By the early years of the 21st Century, evidence of continued stress in U.S. fish stocks indicated a need for retooling of U.S. fishing laws to protect domestic and international stocks.  In 2001, when I became chairman of the U.S. House of Representatives’ Resources Subcommittee on Fisheries Conservation, Wildlife and Oceans, I held several hearings to assess problems in U.S. fishery management and identify measures to resolve them.  I learned that scientists were concerned about the impact of intense fish harvest—including bycatch—on the ecosystems upon which stocks depended and on population dynamics of certain stocks.  Around the nation, fishery managers were concerned about the build up of capacity—or fishing boats—and were debating ways to manage this through the development of quota and other allocation programs.     

Sustainable Harvesting

I have always believed that fisheries should be harvested conservatively until science can support a greater harvest, and that managing living resources sustainably means considering their use in the context of all the living and habitat-related factors influencing the health of their populations.  From this ecosystem-based fishery management perspective, I began to craft legislation to accomplish this nationwide in 2002, when I also worked with the NOAA Chesapeake Bay office in the development of a multi-species fishery management model to help inform fishery managers about the impact of harvest of one species on the population of other species in the Bay ecosystem.  This model was the precursor for the current model being used to assess the overall health of the Chesapeake Bay and to rate and report its health to the public.  The Chesapeake Bay ecosystem health assessment model helps fishery managers assess alternative management scenarios effects on fish populations and will one day be able to use environmental indicators, like some of the Bay’s most important fisheries, to give scientists a picture of the overall health of the Bay’s ecosystem.  The development of sophisticated scientific tools like this will help support sustainable harvest of fisheries that can support healthy coastal economies.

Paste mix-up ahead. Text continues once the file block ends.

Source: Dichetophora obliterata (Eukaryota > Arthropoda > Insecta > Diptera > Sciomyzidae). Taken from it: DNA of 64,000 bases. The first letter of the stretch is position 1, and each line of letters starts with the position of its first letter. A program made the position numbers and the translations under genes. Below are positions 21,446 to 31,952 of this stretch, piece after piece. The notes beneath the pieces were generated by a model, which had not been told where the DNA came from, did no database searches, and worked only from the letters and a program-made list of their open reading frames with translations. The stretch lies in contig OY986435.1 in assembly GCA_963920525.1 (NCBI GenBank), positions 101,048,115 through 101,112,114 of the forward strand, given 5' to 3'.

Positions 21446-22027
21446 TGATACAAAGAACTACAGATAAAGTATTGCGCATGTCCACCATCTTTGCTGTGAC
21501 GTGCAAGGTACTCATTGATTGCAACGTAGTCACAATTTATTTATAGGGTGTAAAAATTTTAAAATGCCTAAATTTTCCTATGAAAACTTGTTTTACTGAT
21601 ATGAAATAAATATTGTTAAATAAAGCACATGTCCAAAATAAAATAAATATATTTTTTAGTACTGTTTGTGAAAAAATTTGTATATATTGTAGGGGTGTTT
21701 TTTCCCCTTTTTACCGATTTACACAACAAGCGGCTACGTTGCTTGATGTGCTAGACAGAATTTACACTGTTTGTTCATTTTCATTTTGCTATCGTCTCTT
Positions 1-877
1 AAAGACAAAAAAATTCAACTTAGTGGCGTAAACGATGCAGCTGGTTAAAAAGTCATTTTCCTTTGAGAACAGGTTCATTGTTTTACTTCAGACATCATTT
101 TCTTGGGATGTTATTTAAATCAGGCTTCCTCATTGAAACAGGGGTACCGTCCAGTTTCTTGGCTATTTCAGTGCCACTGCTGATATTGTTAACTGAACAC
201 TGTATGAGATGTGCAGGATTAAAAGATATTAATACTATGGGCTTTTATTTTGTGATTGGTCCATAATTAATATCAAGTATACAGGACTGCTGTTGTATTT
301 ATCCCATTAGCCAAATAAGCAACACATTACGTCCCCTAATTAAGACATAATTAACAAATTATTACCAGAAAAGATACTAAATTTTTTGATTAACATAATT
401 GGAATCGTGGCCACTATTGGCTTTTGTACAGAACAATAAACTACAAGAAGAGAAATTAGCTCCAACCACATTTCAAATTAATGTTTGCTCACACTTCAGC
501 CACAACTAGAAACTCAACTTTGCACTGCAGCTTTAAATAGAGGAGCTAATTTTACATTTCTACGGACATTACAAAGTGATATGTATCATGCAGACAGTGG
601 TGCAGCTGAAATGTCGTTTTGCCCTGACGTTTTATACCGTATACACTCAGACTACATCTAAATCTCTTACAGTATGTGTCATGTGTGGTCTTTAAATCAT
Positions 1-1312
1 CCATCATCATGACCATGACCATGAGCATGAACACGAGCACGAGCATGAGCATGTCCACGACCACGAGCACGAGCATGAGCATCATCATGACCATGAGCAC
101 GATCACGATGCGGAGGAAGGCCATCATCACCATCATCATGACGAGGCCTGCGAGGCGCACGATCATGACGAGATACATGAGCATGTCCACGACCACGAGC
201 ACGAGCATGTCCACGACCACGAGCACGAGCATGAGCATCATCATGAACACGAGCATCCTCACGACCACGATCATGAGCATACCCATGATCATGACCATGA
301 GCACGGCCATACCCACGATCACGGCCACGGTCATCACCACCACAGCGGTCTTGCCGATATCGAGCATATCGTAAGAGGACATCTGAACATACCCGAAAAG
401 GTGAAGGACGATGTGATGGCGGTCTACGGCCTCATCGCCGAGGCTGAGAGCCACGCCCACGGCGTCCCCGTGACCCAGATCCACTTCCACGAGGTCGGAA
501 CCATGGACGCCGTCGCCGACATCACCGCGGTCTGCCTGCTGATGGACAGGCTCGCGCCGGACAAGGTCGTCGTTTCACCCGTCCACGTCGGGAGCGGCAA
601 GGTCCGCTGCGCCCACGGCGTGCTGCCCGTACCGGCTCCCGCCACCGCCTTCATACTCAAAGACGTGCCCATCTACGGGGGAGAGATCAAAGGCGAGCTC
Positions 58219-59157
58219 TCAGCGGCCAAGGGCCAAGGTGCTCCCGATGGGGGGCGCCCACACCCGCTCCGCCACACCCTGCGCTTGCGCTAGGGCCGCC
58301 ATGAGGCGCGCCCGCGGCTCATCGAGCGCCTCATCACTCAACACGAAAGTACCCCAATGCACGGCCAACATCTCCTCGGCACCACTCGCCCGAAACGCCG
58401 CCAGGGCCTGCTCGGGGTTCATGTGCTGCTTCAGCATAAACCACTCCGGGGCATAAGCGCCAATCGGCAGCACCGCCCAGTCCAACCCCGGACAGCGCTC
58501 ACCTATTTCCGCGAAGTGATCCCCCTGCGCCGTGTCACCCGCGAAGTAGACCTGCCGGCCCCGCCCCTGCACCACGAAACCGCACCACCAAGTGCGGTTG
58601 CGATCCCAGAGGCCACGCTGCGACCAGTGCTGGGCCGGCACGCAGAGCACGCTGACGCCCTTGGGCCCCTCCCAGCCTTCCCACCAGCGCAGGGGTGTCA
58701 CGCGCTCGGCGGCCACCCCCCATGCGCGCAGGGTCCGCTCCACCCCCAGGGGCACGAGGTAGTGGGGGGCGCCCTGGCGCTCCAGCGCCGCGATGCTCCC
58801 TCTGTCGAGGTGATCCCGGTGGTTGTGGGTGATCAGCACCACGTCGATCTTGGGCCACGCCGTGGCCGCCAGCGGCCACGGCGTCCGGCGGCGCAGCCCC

The 8 Regional Fishery Management Councils, which manage U.S. ocean fisheries in partnership with NOAA, are developing approaches to ecosystem-based fishery management.  I took a leadership role in 2006 in reauthorizing the MSA to strengthen this approach in a proposal that would require NOAA to develop guidelines for ecosystem-based fishery management plans.  Although this did not make it into the final 2006 bill, I was able to help  end  overfishing by requiring all fisheries to be managed on the basis of annual harvest caps by no later than 2011 and to lead an effort to ensure the rebuilding of depleted stocks  within the 10-year time frame specified in MSA.